Friday, May 22, 2009

Donnie Watson wants to save baseball's youth

I just read this open letter to baseball parents, and then called Donnie Watson to learn more.

Holy crap. I have been part and parcel of a system that's killing careers, often before they even blossom.

I'm reprinting it here. Share this with someone you know or care about in baseball or softball.

An Open Letter to Baseball Parents...
You're a baseball parent, so I know this will be of interest to you, and the timing is crucial so please take a moment to read this message. If you don't have the time, bookmark this page-- come back to it later - it's that important.

Dear Baseball Parent,

My name is Donnie Watson. Because of a surge of interest from clients and staff I will be working in DFW this summer and coaching an 18U team. My passion is working with kids and involving their parents and coaches in the process of questioning and overcoming the traditional methods used to develop athletes in our sport.

Why this is important
Having experienced every level of baseball's evolution in Texas since the early 70's, I have an information set that will cause you to rethink the traditional choices available to teach and develop your baseball playing athlete.

There's a lot of info, and it is next to impossible to keep it short and sweet, but I'll try to keep it simple.

Simply put, baseball is broken, and the environment encountered by many of today's young athletes is full of information, people and issues that not only inhibit athletic development but also make it more difficult for these athletes to develop as leaders on and off the field.

Some of these issues include:

1. Misinformation about effective and safe pitching/throwing mechanics based on years of unchallenged theory and opinion
2. Dramatic increases in the number of avoidable arm, shoulder and lower back injuries as a direct result of improper mechanics, overuse and a lack of functional strength
3. Unhealthy competition environments where the result of the game becomes more important than how the game is played and where leadership examples set on the field and in the stands stand in stark contrast to the ideals we hope our young athletes copy
4. Missed opportunities to teach life lessons about nutrition, in the context of athletic development, where young athletes will find the information relevant to their performance
5. Cavalier attempts to address and eradicate the use of steroids and the just as frightening and important: the misuse of legal nutritional supplements in all sports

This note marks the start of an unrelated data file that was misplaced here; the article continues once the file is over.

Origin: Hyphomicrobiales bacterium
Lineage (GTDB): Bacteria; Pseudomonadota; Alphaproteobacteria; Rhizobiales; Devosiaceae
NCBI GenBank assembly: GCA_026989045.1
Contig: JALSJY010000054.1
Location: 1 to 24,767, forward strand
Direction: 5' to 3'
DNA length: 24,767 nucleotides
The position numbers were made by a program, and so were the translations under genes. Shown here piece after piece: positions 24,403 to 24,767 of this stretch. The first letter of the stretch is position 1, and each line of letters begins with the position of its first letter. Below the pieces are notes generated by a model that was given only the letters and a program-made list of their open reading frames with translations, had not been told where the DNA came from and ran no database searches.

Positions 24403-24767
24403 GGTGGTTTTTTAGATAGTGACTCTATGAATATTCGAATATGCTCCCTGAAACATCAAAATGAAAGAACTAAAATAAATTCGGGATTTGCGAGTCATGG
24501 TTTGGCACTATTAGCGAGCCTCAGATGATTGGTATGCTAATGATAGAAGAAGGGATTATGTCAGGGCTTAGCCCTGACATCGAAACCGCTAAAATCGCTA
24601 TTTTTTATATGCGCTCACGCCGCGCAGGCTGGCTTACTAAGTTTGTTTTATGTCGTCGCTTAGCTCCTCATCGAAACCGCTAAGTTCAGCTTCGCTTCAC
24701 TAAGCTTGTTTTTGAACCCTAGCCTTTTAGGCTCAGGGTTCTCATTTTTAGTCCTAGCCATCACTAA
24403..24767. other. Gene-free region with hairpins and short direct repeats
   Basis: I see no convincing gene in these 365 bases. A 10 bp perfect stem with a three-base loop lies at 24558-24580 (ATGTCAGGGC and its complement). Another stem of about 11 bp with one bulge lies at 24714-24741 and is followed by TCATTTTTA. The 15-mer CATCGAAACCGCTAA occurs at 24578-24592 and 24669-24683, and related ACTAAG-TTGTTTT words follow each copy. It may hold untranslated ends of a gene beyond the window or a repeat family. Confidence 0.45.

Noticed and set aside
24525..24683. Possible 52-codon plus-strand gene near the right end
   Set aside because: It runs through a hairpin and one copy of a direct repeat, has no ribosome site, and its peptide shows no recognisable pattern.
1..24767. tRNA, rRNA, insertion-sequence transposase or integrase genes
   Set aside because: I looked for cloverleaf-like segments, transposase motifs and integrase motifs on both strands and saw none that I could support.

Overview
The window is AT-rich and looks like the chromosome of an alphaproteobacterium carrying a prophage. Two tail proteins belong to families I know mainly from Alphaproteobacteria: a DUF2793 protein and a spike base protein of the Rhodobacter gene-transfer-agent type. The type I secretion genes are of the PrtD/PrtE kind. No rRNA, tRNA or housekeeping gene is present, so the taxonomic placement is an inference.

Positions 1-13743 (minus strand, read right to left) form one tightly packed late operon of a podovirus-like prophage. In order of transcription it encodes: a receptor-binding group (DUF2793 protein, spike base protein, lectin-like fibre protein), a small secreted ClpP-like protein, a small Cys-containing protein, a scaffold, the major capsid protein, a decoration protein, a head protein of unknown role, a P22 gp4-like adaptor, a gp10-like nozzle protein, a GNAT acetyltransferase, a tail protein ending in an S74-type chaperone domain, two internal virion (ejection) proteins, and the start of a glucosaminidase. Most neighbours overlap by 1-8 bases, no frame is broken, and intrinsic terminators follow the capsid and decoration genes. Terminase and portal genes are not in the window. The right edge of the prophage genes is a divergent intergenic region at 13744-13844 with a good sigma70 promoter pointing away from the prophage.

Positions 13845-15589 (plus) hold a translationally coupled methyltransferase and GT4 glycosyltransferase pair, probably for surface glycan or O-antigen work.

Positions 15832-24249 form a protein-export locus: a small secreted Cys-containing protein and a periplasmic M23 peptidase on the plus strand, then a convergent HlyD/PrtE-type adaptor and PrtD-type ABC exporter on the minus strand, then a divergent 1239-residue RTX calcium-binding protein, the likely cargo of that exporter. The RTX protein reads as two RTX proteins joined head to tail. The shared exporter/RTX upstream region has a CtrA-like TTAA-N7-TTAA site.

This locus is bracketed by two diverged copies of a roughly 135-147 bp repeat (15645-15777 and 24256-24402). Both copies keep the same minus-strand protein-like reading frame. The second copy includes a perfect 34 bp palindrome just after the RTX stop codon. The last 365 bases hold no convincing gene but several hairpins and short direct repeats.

6. The lack of strength and flexibility to support the specific useable strength requirements of the overhead/rotational sport athlete, the workload cycles pitchers and position players incur throughout the year and the general disregard and disconnect the traditional power-based programs have shown to accept any responsibility for their part in the injury/surgery epidemic in our sport
7. General confusion about the recruiting process and how to compete for college scholarships and/or professional money.

I bet you didn't know how broken things could be, but you're a parent so I'm guessing you suspected something was wrong with the very systems we've relied on, and trusted.

Confusing Activity with Progress
You spend a lot of money and I know the outcome you hope to orchestrate. But for all the games we log each year in high school, summer and fall, not to mention all the lessons, camps and clinics we attend in the course of a year, I have yet to find a baseball player of any age that can tell me:

Based on science, the mechanics of a safe and efficient throwing delivery,
1. The functional strength requirements to duplicate a repetitive motion without getting hurt,
2. The nutritional factors needed to ensure optimal performance during a year of prepare, compete and repair cycles and,
3. The mental/emotional competencies he must master as the pool of talent and strategic execution improves to stay competitive.

It sounds like a lot to learn, but taken step-by-step, the boys that embrace it are the ones that stay healthy and surge ahead of their peers. As a parent you need to know these answers too.

Just for this summer, I want you to join me in the health and performance debate! We develop leaders on and off the field and build better baseball players because they want to take responsibility for their own development.

The Bottom Line?
The most important period of your son's performance cycle is about to begin.

90% of skill development happens from the last day of his spring season until the first day of the next spring. I will be doing a couple of Performance Symposium classes in the next couple weeks, at the Ben Hogan Center in Fort Worth, Texas and at the Top Prospects Academy (TPA) in Euless, Texas, to explain the information and format. I want to personally invite you and your son to attend.

I also want to speak with you directly to explain how the big picture relates to you, your athlete, his pursuit of high-performance and the attention that comes with it. Please reply directly to this email with the best time and telephone number to reach you.

You can also call me anytime @ 214.704.8017 if you want to chat sooner.


Donnie Watson
The Complete Athlete

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Phone: 214.704.8017

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